Re: [IAB] IAB statement on the NETmundial Initiative

John C Klensin <john-ietf@jck.com> Mon, 22 December 2014 16:33 UTC

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Date: Mon, 22 Dec 2014 11:33:50 -0500
From: John C Klensin <john-ietf@jck.com>
To: Jari Arkko <jari.arkko@piuha.net>
Subject: Re: [IAB] IAB statement on the NETmundial Initiative
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--On Monday, December 22, 2014 17:20 +0200 Jari Arkko
<jari.arkko@piuha.net> wrote:

> John, 
> 
> What you said is very similar to the input we've been
> hearing from both the IESG and IAB. And even Russ and I
> understand the difficulties :-) regardless of how well we
> managed to succeed in this case.
> 
> For what it is worth, our general policy is based on
> establishing IAB or IETF wide formal opinions on topics and
> then talking about those, and other kinds of statements should
> be rare. For a written version of our policy, se
> http://trac.tools.ietf.org/group/iesg/trac/wiki/SpeakingForIet
> f - feedback appreciated as always.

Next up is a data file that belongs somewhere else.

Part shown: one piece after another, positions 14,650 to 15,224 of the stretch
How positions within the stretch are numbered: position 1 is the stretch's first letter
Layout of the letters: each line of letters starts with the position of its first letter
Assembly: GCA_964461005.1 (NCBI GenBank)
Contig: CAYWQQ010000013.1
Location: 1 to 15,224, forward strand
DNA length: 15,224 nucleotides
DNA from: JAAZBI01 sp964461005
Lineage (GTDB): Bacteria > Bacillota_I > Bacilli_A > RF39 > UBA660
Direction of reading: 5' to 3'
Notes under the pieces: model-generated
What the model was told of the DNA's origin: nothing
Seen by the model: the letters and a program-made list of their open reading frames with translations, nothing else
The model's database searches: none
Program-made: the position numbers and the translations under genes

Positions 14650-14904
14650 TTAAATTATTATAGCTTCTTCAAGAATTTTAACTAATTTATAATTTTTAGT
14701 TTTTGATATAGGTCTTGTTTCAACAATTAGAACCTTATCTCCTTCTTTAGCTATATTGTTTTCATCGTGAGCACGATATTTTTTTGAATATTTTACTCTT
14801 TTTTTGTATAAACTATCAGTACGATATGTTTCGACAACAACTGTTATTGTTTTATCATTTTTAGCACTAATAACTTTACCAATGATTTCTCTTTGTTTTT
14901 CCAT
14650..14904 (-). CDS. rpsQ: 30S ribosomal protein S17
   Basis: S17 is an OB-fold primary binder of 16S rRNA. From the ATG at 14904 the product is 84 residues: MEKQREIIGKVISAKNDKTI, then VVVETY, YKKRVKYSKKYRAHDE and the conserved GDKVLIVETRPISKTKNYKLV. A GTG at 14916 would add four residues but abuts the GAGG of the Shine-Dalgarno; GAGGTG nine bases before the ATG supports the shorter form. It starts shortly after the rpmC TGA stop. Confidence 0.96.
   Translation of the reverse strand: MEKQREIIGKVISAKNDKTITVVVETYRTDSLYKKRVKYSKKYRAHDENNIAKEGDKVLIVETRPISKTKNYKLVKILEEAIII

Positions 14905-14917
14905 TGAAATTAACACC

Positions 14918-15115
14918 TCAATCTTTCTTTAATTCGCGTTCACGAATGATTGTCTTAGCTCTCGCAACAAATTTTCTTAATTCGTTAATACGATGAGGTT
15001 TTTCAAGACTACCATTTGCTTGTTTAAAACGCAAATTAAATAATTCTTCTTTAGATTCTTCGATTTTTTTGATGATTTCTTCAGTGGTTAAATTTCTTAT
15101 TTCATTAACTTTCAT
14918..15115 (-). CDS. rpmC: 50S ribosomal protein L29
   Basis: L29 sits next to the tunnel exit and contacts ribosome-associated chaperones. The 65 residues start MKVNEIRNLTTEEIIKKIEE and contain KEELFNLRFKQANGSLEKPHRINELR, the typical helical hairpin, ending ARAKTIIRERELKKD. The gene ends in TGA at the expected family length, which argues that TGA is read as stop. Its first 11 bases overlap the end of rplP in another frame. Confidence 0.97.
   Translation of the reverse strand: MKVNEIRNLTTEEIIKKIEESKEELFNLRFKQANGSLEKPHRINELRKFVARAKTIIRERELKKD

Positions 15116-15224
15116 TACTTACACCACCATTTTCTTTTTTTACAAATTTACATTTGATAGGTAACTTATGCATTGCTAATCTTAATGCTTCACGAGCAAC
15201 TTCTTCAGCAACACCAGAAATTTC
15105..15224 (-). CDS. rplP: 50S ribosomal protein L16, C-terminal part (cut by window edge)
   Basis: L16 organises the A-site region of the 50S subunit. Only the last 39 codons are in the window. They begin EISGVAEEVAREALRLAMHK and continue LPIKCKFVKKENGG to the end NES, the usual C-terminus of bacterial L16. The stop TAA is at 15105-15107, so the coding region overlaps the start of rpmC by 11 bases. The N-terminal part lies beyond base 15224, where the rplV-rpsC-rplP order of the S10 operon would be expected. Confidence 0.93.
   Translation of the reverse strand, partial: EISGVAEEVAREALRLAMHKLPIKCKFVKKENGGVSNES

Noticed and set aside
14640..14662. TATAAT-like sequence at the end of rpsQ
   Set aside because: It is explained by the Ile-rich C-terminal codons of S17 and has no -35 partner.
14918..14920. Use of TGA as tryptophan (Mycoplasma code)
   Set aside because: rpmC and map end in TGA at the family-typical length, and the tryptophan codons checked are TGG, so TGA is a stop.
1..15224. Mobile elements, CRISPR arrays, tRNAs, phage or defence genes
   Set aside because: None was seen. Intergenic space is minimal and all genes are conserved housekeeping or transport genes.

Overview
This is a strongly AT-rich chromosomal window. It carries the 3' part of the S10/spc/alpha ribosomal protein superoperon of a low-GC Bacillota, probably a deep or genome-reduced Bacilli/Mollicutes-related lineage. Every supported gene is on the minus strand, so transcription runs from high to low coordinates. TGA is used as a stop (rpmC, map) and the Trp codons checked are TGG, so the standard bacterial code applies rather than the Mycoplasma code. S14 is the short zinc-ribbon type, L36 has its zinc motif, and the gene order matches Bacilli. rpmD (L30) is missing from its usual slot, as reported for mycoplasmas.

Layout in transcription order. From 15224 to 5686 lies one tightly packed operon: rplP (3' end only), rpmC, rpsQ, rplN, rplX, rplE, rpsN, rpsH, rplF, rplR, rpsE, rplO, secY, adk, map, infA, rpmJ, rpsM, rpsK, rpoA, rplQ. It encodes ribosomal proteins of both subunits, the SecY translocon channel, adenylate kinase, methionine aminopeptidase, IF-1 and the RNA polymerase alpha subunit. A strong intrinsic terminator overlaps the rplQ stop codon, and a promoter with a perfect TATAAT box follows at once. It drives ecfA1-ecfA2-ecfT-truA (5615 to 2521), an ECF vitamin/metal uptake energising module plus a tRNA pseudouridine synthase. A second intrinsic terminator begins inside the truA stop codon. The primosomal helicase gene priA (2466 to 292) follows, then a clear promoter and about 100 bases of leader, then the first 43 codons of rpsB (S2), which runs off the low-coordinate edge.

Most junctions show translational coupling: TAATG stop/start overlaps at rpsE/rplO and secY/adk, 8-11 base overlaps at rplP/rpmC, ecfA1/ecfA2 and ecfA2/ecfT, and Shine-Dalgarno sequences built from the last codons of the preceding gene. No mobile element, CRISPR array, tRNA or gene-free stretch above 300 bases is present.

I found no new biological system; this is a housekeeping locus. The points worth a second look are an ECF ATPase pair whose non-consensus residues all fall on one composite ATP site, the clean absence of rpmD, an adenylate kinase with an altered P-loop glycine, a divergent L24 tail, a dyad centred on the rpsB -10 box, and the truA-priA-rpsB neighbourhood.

Jari,

As I tried to say, I don't know that this example is a huge deal
because the statement is mostly innocuous.  I gather that was
partially due to your efforts and Russ's, for which the
community should thank you.  It is the principle that concerns
me.

Where the policy you cite seems to be weak is "what happens when
the IETF/IAB people follow the rules but attend a meeting in
good faith in which others are not willing to honor those
rules".  Establishing general for first instances of such cases
is probably impossible.  I fear that any attempt to do so would
hamper us and the exercise of reasonable discretion far more
than they would help.  I believe you are doing quite well in the
exercise of discretion even though "leadership" seems to
occasionally get confused with presidential or imperial
authority (I think we all learned from Montevideo).  If members
of the community disagree with that, it is perhaps not too late
to tell the Nomcom.

However, an old saying in the US may apply to this situation.
It goes something like "fool me once, shame on you; fool me
twice, shame on me".  If, despite your (and Russ's) best
efforts, these I* (or other leadership coordination) meetings
are going to produce statements that can reasonably be construed
as inconsistent with IETF norms, then, whatever the value of
such meetings might be, it is time to stop attending --and
adding IETF/IAB credibility by your presence-- unless you can
get firm guarantees, in advance, about whether statements will
be issued and, if they will be, how they are approved.

best regards and best holiday wishes,
   john